This awe-inspiring carving of chickens done in mammoth ivory is a masterpiece sculpted by the Master Carver. Look at the fine detailing, the expert craftsmanship and the clarity of the scene captured perfectly by the artist. Notice the exquisite detailing on the wings of the rooster and the hen. Each individual feather can be seen with ease while the comb and wattle of the rooster has been hand painted red with considerable care. Notice the indentations and the natural, real-time look on the beak, wattle and comb while the same care has been taken to carve the hen. See how the Master Carver has managed to give the pair of chicken natural surroundings.
Carving of chickens in mammoth ivory
See the way the chickens are pecking away at the ground that is the wooden stand platform, has been used effectively. The base has been etched such that it looks like soil and ground, with the color matching it properly. Look how the complete ground has been etched as if the claws of the rooster walking all over it have done the markings. Decorated with tiny sprays of flowers and leaves intricately carved from mammoth ivory, the rustic scene is complete. Look at the tiny details on the floral settings on the wood, each petal, leaf and flower is carved to perfection completely.
It is important to understand the expertise and skills of the Master Carver that has been able to delineate a beautiful rooster and hen in full-beauty along with the tiny chicks with such perfection. Notice the curve of the beak, the plumes of tail feathers, the slight turn of the neck and the small chicks in different actions all carved with equal painstaking detail. As the wooden stand has been custom incorporated into the scene, it not just lends stability but becomes a base for the complete sculpture of chickens.
Mammoth ivory TUSKS are absolutely legal worldwide. You can read more about Mammoth Ivory in our education Center.
Want to know all about Mammoth ivory?
Fossil ivory or mammoth ivory tusk is procured from the modified two upper incisors of the Woolly mammoth. This fossil ivory or Mastodon ivory is harvested from the fossilized remains of the wooly mammoths (Mammuthus primigenius) that have been extinct since the last 10,000 years. The remains of these huge animals are found in Siberia, Alaska and other regions of Russia. The fossilized ivory is a precious commodity which is extracted from the permafrost and thus, has high antique and historical value. The Mammoth ivory is as good as elephant ivory when it comes to its quality and luster.
Wooly mammoths have been extinct for the past 10,000 years unlike Asian and African elephants so mammoth ivory is not listed in the Appendices to the CITES nor is mammoth ivory subject to control as per the listed Animals and Plants (Protection of Endangered Species) Ordinance, Cap. 187. Mammoth ivory is a precious relic of the past that has been well preserved in the coldest tundra regions of Siberia and Alaska. Thus, mammoths or Mammuthus primigenus is an extinct proboscidan and the only legal source of high grade precious ivory that can be used for carvings.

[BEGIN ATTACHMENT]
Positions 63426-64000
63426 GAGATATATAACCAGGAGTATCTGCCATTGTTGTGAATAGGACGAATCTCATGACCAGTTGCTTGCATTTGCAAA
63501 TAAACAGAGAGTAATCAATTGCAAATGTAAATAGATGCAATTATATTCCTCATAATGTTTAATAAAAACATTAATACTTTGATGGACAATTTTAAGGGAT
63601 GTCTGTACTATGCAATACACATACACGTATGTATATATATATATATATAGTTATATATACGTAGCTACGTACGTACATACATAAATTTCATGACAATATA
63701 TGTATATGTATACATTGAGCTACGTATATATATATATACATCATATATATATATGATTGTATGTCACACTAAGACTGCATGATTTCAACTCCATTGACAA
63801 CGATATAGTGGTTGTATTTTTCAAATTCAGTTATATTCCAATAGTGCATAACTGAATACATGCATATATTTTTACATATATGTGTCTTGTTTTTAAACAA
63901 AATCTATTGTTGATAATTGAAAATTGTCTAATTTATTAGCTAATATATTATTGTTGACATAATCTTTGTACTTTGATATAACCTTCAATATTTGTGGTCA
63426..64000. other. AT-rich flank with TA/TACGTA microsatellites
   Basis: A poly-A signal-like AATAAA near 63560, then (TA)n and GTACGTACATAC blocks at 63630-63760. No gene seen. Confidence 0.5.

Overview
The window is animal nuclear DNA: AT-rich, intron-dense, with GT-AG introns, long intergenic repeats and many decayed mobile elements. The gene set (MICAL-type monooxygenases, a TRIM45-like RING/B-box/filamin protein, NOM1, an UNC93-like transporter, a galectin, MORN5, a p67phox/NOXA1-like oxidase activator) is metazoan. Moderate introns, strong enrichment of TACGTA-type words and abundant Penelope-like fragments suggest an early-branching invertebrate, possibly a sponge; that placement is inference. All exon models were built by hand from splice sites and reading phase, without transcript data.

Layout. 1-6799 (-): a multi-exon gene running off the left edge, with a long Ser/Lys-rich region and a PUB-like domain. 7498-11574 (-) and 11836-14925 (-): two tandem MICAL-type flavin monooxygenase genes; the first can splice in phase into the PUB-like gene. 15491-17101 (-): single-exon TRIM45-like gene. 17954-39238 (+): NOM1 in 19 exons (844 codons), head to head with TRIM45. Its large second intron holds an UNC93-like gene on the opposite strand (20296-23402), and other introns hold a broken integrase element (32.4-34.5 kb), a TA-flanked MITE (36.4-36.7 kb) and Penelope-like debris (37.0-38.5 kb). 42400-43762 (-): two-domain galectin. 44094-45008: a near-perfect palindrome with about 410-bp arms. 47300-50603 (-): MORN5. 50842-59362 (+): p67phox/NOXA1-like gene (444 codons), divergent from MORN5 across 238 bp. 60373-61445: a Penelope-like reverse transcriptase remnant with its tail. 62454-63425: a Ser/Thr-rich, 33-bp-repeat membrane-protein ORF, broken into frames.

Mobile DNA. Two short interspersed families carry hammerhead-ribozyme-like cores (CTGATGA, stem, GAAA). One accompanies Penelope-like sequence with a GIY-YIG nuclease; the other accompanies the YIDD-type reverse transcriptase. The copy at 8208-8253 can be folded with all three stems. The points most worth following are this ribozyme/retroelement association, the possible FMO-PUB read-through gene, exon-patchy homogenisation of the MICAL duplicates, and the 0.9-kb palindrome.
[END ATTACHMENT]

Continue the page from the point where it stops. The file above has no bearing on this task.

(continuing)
Fossil ivory or mammoth ivory is sensitive to surrounding temperature and harsh climatic conditions have an adverse impact. Due to its sensitivity to humidity and temperature, when it expands and contracts, it can split due to stress. We ensure that only the purest of ivory is used that is free of any imperfection after being acclimatized for a number of years above ground. To protect your ivory, it is recommended that you rub mineral oil twice a year to replenish its natural oils. Renaissance Wax can be used to give it a protective polished shine.
However, please bear in mind and do not:
Spill or put ink on ivory
Make the ivory wet
Put the ivory in direct sunlight
Let the ivory heat up or freeze
Expose the ivory to fluctuations in temperature and humidity
Basic differences between Elephant ivory and mammoth ivory
Using the angles of Schreger lines in Mammoth ivory can differentiate between elephant ivory and fossil ivory. You can see this reflected in the cross section photographs of both elephant and mammoth ivory.
Schreger lines in Elephant Ivory Schreger lines in Mammoth Ivory
It is clearly reflected in the photos that the angle of Schreger lines on the mammoth ivory are less than 90 degrees while those on elephant ivory are more than 115 degrees. This is the best way to do differentiate between the two ivories.
In recent years, there has been an increase in the demand of mammoth ivory which has led to an unquenchable proportion. But if you look at the current scenario, mammoth ivory is non replenishable. There are only limited mammoth ivory that can be extracted from the fossilized carcass and how long can that be done?
Most researchers have estimated about over 9 million carcasses are still buried under the deep permafrost in the Tundra regions and about the same number are available to be harvested in the higher regions in China. There is a high demand of mammoth ivory in China where not only do sculptors need this powerful medium to carve and sculpt but traditional herbal medicine practitioners require the low quality mammoth ivory chips and dust to put into traditional medicines.
After the banning of elephant ivory in 1999, fossil ivory became much in demand as an alternative medium to elephant ivory. However, there is another aspect of paleontologists and archeologists to harvesting ivory. According to them, excavating the carcass for harvesting the tusks, which has been buried for centuries and converted into a fossil leads to damage of scientific data. But fossil ivory traders have a different view and claim that it is better to unearthed the precious material from the soil and sculpt it for people to enjoy the beauty of ageless ivory.